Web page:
The Classicist: The Private Luxury of Loro Piana
Loro Piana's motto has it that true luxury is "knowing, not showing," i.e. dressing for yourself, not to impress others. It's "an inner satisfaction that comes from an aesthetic, intellectual, tactile pleasure, stemming from tradition, research and genuine quality." What could be better than that?
Their latest innovation is called Baby Cashmere®. To make this fabric the company first had to spend several years convincing Mongolian and Chinese breeders to comb the fine underfleece of the Hyrcus goat kid when it is 3-12 months old. Each combing yields no more than 30 grams of the rare, precious and incredibly soft fibre. Baby Cashmere crops up in Loro Piana's luxe Fall/Winter 2008 collection, which is about to hit stores; as usual we want it all.
We love the knitted stretch cashmere Davenport jacket pictured here, which like a lot of their designs calls to mind a cross between Cary Grant and Steve McQueen. And also like many of their best designs it captures that ineffable quality of effortless elegance the Italians call sprezzatura. This is the kind of thing you wear for a drive to your villa on Lake Como in your Maserati Gran Turismo. Even better, merely putting on this jacket for a trip to the liquor store can make you feel like you're driving to your villa in a Maserati, which is the real test of its worth (The jacket retails for $3,995).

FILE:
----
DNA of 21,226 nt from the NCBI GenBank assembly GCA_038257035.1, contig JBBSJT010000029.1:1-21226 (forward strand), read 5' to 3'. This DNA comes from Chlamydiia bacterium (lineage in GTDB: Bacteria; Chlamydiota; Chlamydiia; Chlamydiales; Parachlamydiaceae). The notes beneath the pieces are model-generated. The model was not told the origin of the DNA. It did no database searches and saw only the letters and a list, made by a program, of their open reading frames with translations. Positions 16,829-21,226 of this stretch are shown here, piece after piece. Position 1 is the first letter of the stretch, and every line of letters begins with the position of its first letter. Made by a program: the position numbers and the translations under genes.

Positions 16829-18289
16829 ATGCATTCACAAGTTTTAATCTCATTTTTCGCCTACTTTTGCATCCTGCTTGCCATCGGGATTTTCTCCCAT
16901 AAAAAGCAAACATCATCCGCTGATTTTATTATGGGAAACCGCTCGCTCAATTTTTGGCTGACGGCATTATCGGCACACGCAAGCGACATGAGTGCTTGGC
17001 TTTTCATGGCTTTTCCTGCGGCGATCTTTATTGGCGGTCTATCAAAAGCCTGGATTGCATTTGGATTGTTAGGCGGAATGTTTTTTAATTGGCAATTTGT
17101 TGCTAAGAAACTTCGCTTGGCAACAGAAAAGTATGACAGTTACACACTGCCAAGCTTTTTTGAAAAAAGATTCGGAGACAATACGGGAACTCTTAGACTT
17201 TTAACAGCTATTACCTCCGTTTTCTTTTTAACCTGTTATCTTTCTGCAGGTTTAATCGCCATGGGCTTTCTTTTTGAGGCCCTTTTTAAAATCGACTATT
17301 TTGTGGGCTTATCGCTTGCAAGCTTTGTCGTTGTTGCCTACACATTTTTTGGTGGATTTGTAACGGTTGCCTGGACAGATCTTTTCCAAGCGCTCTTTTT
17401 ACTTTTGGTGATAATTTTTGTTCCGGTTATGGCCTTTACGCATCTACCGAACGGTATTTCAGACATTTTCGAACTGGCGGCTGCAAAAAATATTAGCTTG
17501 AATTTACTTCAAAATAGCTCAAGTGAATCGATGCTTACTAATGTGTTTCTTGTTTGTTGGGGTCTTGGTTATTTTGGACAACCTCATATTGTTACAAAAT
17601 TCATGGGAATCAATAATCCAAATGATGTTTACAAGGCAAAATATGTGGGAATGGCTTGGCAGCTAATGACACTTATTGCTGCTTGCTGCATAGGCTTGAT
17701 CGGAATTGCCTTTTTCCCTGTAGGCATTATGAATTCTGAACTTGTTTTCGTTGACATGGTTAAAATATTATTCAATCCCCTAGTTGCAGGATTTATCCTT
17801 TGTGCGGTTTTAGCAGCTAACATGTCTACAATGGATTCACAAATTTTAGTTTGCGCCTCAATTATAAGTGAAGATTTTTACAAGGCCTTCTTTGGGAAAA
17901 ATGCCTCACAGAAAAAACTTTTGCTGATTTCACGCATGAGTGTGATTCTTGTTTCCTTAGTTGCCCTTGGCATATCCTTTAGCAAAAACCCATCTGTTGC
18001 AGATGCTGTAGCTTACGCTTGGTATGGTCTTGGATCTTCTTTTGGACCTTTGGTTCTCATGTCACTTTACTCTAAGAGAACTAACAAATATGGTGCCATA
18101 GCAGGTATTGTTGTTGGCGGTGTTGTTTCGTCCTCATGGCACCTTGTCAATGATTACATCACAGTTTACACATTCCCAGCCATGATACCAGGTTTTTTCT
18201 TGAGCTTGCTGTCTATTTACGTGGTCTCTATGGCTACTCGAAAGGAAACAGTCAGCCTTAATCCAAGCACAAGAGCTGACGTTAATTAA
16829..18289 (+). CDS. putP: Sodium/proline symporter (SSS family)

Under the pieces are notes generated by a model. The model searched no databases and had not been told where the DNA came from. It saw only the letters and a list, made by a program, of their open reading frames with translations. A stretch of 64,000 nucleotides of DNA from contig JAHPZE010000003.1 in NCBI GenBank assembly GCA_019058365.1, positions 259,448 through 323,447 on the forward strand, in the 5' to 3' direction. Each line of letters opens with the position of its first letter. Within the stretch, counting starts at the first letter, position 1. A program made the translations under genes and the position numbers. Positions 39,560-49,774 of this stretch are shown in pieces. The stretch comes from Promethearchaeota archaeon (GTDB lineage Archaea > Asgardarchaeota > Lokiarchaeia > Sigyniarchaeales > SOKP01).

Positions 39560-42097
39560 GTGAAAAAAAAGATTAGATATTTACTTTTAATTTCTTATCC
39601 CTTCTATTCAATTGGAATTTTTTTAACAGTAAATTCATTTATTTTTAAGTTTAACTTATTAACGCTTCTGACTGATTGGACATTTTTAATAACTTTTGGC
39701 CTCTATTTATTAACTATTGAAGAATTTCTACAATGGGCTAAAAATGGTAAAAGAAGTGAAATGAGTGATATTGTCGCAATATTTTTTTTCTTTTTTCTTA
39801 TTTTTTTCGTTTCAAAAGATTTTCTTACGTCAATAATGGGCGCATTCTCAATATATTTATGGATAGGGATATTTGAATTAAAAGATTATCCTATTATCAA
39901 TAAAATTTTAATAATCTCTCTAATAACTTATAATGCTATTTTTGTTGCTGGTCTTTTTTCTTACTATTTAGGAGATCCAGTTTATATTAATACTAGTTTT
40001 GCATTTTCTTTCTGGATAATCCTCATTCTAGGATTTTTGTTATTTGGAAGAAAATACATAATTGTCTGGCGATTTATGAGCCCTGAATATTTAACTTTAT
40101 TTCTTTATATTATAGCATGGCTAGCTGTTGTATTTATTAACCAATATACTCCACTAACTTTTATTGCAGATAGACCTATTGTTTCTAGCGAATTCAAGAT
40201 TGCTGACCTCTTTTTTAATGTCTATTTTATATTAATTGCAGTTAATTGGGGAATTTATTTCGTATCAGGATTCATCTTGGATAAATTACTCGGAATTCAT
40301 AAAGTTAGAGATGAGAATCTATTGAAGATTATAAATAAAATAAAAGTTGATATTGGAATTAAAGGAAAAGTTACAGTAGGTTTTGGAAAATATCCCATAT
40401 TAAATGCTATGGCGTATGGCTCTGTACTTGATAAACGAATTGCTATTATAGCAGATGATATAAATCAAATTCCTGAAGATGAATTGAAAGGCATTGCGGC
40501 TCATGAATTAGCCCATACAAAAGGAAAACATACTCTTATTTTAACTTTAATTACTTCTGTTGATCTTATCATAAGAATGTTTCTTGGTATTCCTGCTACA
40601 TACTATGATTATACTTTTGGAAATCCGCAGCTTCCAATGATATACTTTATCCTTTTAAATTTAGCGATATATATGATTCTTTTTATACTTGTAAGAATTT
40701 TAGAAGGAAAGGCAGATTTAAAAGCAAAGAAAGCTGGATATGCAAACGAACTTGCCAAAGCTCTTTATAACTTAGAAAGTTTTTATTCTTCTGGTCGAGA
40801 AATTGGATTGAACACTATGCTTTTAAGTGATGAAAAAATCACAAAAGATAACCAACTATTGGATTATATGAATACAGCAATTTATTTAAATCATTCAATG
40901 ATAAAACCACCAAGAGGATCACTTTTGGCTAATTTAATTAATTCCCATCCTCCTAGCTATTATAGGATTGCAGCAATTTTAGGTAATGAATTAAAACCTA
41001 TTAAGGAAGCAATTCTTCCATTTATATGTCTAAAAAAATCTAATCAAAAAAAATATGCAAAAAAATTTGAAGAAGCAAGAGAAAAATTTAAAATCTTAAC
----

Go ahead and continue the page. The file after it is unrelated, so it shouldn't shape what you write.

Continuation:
Gallery: Loro Piana Luxe
While remaining firmly rooted in tradition, Loro Piana is constantly making technological advances and finding ways to protect even the most delicate fabrics from the elements. Their ingenious Storm System® is an extremely light and transparent "micro-molecular membrane" which when applied to the back of the fabric guards against inclement weather while leaving it free to breathe.
Unfortunately with such fine, desirable and exclusive products they're also constantly being ripped off. So this season some of their cashmere carries an anti-counterfeiting seal. It's an individual serial number engraved on a small metal tag attached to the garment, which can actually be traced all the way back not only to the fabric used to make it but the actual yarn used in weaving it in the first place. You can see that and more from the new collection in the gallery -- but you might want to check your credit limit first.